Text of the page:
Rhodri Morgan's mace honour as Welsh assembly dissolves
Former First Minister Rhodri Morgan has carried the Welsh assembly's ceremonial mace out of the chamber to mark the institution's dissolution before May's election.
He was given the honour to mark his departure from public life.
Mr Morgan, who is standing down as an AM, was handed the mace by Presiding Officer Lord Elis-Thomas after the last plenary session of term.
Mr Morgan said it had been "an honour and privilege".
Like all AMs, Mr Morgan will lose his seat at midnight on Thursday when the assembly is dissolved. It is the first formal pre-election dissolution since the assembly was established in 1999.
After 24 years as the MP for Cardiff West, then AM, Mr Morgan is not seeking re-election.
Mr Morgan said: "As my political career comes to a close, a line of poetry remembered from my childhood has been ringing in my ears: 'For men may come and men may go, but I go on forever.'
"These lines from Tennyson's The Brook resonate because politicians - the names, faces and personalities - may come and go, but this institution we have built together - our National Assembly for Wales - will outlast us all, it will go on forever and continue to develop and grow to serve the people of Wales.
"Diolch a hwyl fawr" (thank you and goodbye).
A spokesman for the Assembly Commission said he was an obvious choice for the honour of processing the mace from the debating chamber.
Lord Elis-Thomas picked up the mace in the Senedd and handed it to Mr Morgan at the end of the final plenary session on Wednesday.
It is the first time the mace has been processed out of the chamber.
Gift from New South Wales
Until the Government of Wales Act 2006, AMs had continued to hold their posts until the election was held. But now they cease to be AMs as the assembly dissolves.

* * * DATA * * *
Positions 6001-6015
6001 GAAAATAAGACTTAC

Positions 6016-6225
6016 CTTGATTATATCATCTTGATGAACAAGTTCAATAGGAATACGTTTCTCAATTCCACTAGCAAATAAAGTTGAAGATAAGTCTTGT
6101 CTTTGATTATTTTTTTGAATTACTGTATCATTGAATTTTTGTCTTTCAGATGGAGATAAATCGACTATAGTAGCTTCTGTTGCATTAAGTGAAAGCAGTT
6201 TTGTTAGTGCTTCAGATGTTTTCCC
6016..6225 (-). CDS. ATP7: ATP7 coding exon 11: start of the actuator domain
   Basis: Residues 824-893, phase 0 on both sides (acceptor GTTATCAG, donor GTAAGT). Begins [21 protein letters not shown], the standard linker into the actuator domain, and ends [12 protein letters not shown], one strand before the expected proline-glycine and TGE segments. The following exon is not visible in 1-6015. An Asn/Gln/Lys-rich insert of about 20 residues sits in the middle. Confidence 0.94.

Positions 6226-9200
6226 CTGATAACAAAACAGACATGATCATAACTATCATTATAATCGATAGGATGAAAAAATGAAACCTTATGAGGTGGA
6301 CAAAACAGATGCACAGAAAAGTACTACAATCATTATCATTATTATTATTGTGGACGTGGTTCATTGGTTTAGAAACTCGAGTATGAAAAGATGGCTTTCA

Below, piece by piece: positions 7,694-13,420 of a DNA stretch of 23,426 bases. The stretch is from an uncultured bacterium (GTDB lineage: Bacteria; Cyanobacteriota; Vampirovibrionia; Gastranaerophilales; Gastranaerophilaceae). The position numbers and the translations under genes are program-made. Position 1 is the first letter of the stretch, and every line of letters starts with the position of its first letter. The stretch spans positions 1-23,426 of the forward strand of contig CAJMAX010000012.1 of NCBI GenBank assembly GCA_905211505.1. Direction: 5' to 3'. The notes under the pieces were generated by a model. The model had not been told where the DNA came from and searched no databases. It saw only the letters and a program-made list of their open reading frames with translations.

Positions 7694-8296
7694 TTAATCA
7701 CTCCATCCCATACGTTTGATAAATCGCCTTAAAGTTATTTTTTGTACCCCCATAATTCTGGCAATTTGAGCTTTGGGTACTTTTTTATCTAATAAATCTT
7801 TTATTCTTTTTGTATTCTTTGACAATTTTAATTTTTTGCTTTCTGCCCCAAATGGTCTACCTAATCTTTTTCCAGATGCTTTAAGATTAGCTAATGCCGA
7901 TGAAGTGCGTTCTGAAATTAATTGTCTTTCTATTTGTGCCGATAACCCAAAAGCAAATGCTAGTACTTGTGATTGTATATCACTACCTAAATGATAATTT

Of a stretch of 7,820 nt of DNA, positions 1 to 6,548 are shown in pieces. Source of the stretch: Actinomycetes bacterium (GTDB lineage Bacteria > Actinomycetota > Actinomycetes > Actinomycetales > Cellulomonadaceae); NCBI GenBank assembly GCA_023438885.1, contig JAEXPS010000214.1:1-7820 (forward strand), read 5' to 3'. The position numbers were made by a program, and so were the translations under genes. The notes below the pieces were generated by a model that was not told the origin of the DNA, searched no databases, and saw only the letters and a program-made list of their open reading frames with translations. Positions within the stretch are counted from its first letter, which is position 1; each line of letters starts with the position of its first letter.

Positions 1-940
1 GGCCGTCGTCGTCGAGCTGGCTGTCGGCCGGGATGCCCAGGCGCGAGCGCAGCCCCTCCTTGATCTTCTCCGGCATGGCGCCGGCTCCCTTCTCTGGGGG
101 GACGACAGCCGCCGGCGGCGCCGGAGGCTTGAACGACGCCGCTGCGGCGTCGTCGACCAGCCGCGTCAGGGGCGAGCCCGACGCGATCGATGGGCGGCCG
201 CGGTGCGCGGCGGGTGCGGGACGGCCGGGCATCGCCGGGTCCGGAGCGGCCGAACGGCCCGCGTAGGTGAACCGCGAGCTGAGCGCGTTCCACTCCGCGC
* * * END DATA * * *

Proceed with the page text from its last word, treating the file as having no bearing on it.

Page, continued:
Cardiff-born former civil servant Mr Morgan entered frontline politics at 47. He served as MP for Cardiff West between 1987 and 2001. He became AM for the constituency in 1999 when the assembly was formed.
In 2000 he succeeded Alun Michael as first minister, holding the position until December 2009.
The 4ft (1.3m) mace, the centrepiece of the assembly chamber, was a gift to Wales from the government of New South Wales in 2006.
Hand crafted from gold, silver and brass, it was designed by an Australian goldsmith and bears the assembly's official symbol at its head.
Members of the four main parties made short speeches before the mace was taken from the chamber.
For Labour, Val Lloyd said: "It's clear to me that devolution works and it's working to better the lives of the people of Wales."
Conservative AM William Graham paid tribute to retiring AMs, thanking them for "wonderful contributions".
Janet Ryder, of Plaid Cymru, reflected on 1999 when the assembly began its life in a "converted office block", saying it now had "the powers to move on".
The Liberal Democrats' Eleanor Burnham said the last 10 years had been a "fantastic journey".